EU plans to deport refugees from the Greek coasts back to Turkey

EU plans to deport refugees from the Greek coasts back to Turkey

EU plans to deport refugees from the Greek coasts back to Turkey

deport refugees

European Union is planning to deport the thousands of migrants who are arriving on the coasts of Greece back to Turkey on special ferries.

Migrants and refugees incoming on the Greek islands would instantly be sent back by ferry to Turkey, under a Dutch plan aimed at solving the crisis.

Under the suggestion, Labor party leader Diederik Samsom says that in return the EU could offer to take in up to 250,000 migrants a year currently in Turkey.

More than 850,000 people reached on the Greek islands from Turkey last year.

The strategy would need to be in place by spring, before the next surge in numbers is likely, he says.

Previously about 46,000 have touched Greece in January. Most entrances are fleeing conflict in Syria, Iraq and Afghanistan.

Two hundred people have sunk trying to get to Greece this month and more deaths were reported on Thursday.

Twenty-four bodies, including those of 10 children, were recovered by the Greek coastguard after a boat sank off Samos, officials said.

Turkey; 35 killed in two back to back blasts in two days

Turkey; 35 killed in two back to back blasts in two days

Turkey; 35 killed in two back to back blasts in two days

Turkey

Turkey; Turkey is under a huge wave of terrorism as more than 35 men have been killed in two days and dozens are injured in two huge bomb blasts in two days.

Today a remote control bomb blast caused the death of seven security officials travelling in a military van in southeast Turkey on Thursday, security sources said, a day after a car bomb attack in the capital Ankara killed 28 people.

The blast hit the armored truck on the highway linking Diyarbakir, the largest city in the mainly Kurdish southeast, to the district of Lice.

Sources had before said the blast hit a group of vehicles.

The attack came a day after 28 people were killed and 61 injured in a bombing in the administrative heart of Turkey’s capital Ankara when a vehicle laden with explosives detonated as military buses passed near the armed forces’ headquarters, parliament and government buildings.

Turkey, a NATO member, faces multiple security pressures. It is part of a US-led partnership fighting Islamic State (Daesh) in neighboring Syria and Iraq, and has been shelling Kurdish militia fighters in northern Syria in recent days.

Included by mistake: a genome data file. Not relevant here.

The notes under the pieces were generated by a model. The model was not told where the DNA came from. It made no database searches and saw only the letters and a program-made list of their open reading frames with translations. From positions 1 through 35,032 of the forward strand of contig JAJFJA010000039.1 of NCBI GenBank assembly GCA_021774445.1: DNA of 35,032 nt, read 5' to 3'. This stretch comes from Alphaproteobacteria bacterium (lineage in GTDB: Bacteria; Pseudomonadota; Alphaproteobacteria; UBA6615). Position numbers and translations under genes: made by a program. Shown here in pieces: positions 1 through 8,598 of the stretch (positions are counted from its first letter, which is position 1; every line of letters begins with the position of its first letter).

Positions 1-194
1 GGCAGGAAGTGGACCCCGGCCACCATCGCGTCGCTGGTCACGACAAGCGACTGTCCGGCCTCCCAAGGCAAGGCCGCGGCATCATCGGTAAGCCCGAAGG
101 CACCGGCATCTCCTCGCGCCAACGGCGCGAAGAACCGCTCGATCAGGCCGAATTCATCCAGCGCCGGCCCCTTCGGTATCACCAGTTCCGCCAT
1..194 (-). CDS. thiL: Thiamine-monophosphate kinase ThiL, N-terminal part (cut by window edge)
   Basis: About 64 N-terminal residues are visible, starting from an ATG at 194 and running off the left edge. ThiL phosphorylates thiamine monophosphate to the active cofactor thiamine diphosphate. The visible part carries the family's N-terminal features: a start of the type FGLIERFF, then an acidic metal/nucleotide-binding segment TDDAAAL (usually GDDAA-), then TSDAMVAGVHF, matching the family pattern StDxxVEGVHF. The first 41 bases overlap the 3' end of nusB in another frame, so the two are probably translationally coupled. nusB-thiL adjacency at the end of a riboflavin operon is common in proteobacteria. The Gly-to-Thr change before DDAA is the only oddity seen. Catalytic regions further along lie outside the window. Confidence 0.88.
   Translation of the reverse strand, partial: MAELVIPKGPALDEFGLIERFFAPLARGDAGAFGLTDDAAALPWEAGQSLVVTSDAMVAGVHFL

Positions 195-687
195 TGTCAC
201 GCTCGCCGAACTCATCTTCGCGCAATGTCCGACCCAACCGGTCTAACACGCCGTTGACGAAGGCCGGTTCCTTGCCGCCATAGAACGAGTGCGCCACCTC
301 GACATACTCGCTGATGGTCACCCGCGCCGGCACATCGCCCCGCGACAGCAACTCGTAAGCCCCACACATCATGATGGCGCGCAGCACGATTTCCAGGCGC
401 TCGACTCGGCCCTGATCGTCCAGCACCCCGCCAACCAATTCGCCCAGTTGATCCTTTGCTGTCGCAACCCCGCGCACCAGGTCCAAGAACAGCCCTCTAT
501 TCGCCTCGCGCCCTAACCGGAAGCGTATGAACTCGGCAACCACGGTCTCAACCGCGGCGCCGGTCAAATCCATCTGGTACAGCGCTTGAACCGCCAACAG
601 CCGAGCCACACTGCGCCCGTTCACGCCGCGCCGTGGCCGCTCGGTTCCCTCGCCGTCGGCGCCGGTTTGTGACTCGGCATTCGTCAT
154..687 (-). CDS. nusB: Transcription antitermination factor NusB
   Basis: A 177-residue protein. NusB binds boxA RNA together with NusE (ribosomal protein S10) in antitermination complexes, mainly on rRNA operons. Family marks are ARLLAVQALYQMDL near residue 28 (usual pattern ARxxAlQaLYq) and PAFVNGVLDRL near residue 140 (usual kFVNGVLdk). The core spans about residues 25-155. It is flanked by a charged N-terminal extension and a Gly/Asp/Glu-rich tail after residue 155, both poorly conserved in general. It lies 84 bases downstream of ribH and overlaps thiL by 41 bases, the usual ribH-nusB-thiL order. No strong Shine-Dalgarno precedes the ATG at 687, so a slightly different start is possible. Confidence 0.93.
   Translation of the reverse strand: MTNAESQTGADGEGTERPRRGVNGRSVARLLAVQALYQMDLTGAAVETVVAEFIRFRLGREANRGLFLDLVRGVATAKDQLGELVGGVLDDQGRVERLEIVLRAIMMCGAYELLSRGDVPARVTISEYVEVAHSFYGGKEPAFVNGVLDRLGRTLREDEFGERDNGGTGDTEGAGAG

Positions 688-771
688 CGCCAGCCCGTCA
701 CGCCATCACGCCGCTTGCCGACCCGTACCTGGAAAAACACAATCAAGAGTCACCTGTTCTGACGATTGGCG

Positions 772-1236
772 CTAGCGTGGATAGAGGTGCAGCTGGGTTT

British Parliamentarians asks Pakistan to stop discriminating Ahmadis

British Parliamentarians asks Pakistan to stop discriminating Ahmadis

British Parliamentarians has warned Pakistan to take steps to protect the rights of Ahmadiyya community. If Ahmadis keeps getting hate and injustice in the society Pakistan can lost the aid from Britain permanently.  Taking part in a discussion in the House of Commons on “Persecution of Religious Minorities: Pakistan”, more than 15 MPs reminded the plight of Christians, Sikhs and Hindus along with that of the Ahmadiyya Muslim community in the country to seek a review of aid.

Pakistan is one of the largest receivers of British bilateral aid, getting nearly £1.17 billion between 2011 and 2015. The MPs paid honor to Britain’s peaceful Ahmadiyya Muslim community and remembered Mohammad Ali Jinnah’s 1947 speech promising a secular Pakistan.

Siobhain McDonagh (Labour), who led the debate, said:

“The Ahmadiyya community is also denied the right to religious freedom and expression in Pakistan. On orders from the united religious clerics board, all works by that religious group are now banned in the region of Punjab.

“That includes books, CDs, periodicals and newspapers, and it means that hundreds of thousands of law-abiding Ahmadi Muslims in Punjab face police searches, criminal charges and up to five years in prison. Those texts are all religious, and their censorship is totally unjustified.”

Concentrating on the plight of women from minorities, Fiona Bruce (Conservative) said: “Following this debate, I hope that the UK government and those responsible for disseminating aid in Pakistan will pay particular attention to the plight of women and girls in religious minorities, because they are doubly at risk of discrimination, regardless of the faith they adhere to.”

She added: “They risk systematic abduction, extortion, hijacking, being held for ransom, trafficking, rape, forced marriage, forced conversions, and allegations of blasphemy…Women is treated as second class, but if they come from a minority group, they are third class citizens. For example, Hindu girls in Sindh and Christian girls in Punjab are abducted, raped, or forced to convert to Islam in the face of extreme pressure, including threats to them and their families.”

Siobhain McDonagh MP, is also Chair of UK All Party Parliamentary Group (APPG) for the Ahmadiyya Muslim Community.

MPs also demanded the Pakistan Government to free 70-year-old Mr Abdul Shakoor, an Ahmadi seller from Rabwah who was imprisoned in January for 7 years under the country’s anti-terror laws and anti-Ahmadi laws for possessing copies of the Holy Quran and some religious books.

y for all.”